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The Magazine of The Evangelical Lutheran Church in America

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April 1999 Worldscan

  • Henry J. Lyons, president of the National Baptist Convention, was found guilty of swindling more than $4 million from corporations that wanted access to the names of the denomination's members to sell them products and for trying to steal more than $200,000 from the Anti-Defamation League, which he promised to donate to burned churches in Alabama. Lyons hasn't resigned as president. W. Franklyn Richardson, one of the candidates running against Lyons in an election last September, called for the president's resignation. "I do it for a concern for him as a person and for the potential that he has to be rehabilitated and for the pain that his family is going through," Richardson said. Lyons still faces a federal trial on a 54-count indictment charging him with extortion, tax evasion and money laundering.

  • The number of Roman Catholics has passed 1 billion. According to the Vatican, Catholics account for 17.3 percent of the world's population. Catholics are the majority only in the Americas, where they represent 63 percent of the population, compared with 41 percent in Europe and 3 percent in Asia.

  • More than 70 percent of Americans said they are religious and consider spirituality to be an important part of their lives, according to a MacArthur Foundation poll for USA Today. But half of those polled attend religious services less than once a month or never. "Spirituality in the U.S. is a mile wide and an inch deep," said David Kinnaman of the Barna Research Group, which specializes in research about American faith and culture. "People are beginning to develop a hybrid personal faith that integrates different perspectives from different religions that may even be contradictory. ... That doesn't bother them."

  • In 1998, 15 terminally ill people died in Oregon, the nation's only state with an assisted-suicide law. State health officials said most patients who used the law had a strong desire to control how they died. Of the 15 who died, 13 of them had cancer and two suffered from heart or lung disease, and their average age was 69. The average time of death after taking the lethal prescription was 26 minutes. "It was a very positive thing to have people around and say their final goodbyes and to reminisce about their family stories," said Peter Rasmussen, a cancer specialist from Salem, Ore., who assisted in two suicides.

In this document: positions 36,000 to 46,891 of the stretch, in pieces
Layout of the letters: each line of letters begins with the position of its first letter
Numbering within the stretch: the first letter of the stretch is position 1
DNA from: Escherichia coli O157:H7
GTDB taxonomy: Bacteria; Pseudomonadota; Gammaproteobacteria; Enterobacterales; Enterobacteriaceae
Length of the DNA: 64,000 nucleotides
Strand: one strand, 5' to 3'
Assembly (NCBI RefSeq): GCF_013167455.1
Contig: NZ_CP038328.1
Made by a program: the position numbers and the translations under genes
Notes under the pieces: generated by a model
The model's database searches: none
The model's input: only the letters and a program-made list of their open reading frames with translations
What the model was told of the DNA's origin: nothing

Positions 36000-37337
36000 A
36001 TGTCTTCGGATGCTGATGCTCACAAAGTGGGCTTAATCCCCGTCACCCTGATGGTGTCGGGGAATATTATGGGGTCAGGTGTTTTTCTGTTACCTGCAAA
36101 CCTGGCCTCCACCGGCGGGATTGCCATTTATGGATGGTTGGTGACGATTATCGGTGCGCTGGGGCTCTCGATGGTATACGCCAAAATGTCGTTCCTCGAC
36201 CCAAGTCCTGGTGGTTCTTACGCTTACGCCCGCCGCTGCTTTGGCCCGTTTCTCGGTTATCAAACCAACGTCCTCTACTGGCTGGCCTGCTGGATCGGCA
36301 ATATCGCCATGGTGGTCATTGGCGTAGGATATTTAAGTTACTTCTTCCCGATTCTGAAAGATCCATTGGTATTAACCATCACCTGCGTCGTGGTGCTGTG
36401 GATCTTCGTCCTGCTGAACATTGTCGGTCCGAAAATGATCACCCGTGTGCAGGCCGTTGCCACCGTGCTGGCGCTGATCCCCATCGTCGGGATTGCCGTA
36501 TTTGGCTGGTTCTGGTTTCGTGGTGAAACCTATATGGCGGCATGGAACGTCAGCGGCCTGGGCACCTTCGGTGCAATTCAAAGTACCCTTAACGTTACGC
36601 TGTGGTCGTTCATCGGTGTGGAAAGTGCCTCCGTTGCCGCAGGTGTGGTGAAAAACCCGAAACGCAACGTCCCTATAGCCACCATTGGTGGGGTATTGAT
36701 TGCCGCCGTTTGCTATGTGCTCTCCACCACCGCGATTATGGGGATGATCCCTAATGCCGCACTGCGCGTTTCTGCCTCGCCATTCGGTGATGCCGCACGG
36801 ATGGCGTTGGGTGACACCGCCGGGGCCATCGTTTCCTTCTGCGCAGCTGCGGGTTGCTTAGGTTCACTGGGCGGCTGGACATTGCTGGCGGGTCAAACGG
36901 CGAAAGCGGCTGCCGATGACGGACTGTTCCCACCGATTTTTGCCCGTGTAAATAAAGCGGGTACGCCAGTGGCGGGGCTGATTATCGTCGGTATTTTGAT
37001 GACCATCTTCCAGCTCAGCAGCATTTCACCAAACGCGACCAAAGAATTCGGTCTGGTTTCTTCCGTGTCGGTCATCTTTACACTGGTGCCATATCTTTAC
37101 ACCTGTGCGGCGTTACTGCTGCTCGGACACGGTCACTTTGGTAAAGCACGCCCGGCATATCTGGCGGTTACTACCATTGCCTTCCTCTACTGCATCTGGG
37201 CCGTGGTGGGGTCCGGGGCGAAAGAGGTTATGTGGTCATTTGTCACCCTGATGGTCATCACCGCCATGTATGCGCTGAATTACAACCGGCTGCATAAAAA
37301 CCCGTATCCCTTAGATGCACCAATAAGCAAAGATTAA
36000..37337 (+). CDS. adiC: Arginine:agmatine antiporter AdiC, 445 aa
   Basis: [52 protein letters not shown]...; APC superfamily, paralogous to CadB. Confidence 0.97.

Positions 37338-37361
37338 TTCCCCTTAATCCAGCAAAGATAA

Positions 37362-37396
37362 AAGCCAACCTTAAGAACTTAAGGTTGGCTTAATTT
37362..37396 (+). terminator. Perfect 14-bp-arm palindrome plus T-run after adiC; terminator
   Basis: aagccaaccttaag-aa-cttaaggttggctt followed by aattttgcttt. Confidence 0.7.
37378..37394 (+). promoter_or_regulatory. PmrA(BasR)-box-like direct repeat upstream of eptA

• The Evangelical Lutheran Church in Italy won't participate in the festivities organized by the Roman Catholic Church for the year 2000 Jubilee to be held in Rome. The appropriate place to remember Christ's birth is the Holy Land, according to a statement from the Lutheran denomination. But the Italian Lutherans do support the Jubilee cancellation of debts of the world's poorest countries and would take part in the ecumenical celebrations in the Holy Land.

  • Frederick H. Borsch, an Episcopal bishop in Los Angeles, expressed concern about the treatment of Ronald Culmer, an Episcopal priest who — in full vestments — was handcuffed and detained by police in pursuit of three suspects. Culmer was standing outside church after worship with several parishioners, including children, when the men appeared, followed by four officers. The police confronted the suspects and Culmer with their weapons drawn. "It's stunning to me that the police were evidently not able to recognize the full priestly vestments in which this priest was dressed," said Borsch, who thought it was unlikely a white priest would have received the same treatment. A spokesman for the Los Angeles Police Department said the officers met with Culmer and the church board and apologized. An internal investigation is under way.

  • Promise Keepers, which had planned to gather men and their families at state capitols nationwide on Jan. 1, 2000, instead will provide materials for in-home gatherings on that day. It also will work with church groups on other events to mark the turn of the century. The plans were changed, in part, because of a fear about the Y2K bug and its effect, said Steve Ruppe, director of public affairs for Promise Keepers. But Brenda Brasher, author of a book on Promise Keepers, said the new plan may reflect a realization that a larger event isn't what the average men involved with the ministry want. "I really am finding, at least on the regional level, that there is a diminished participation on the part of men in this organization and, on the other hand, I'm still finding the accountability groups, the very small groups, going strong," Brasher said. Promise Keepers has had a decline in attendance in its stadium rallies from 638,000 at 19 events in 1997 to about 450,000 at the same number of events in 1998.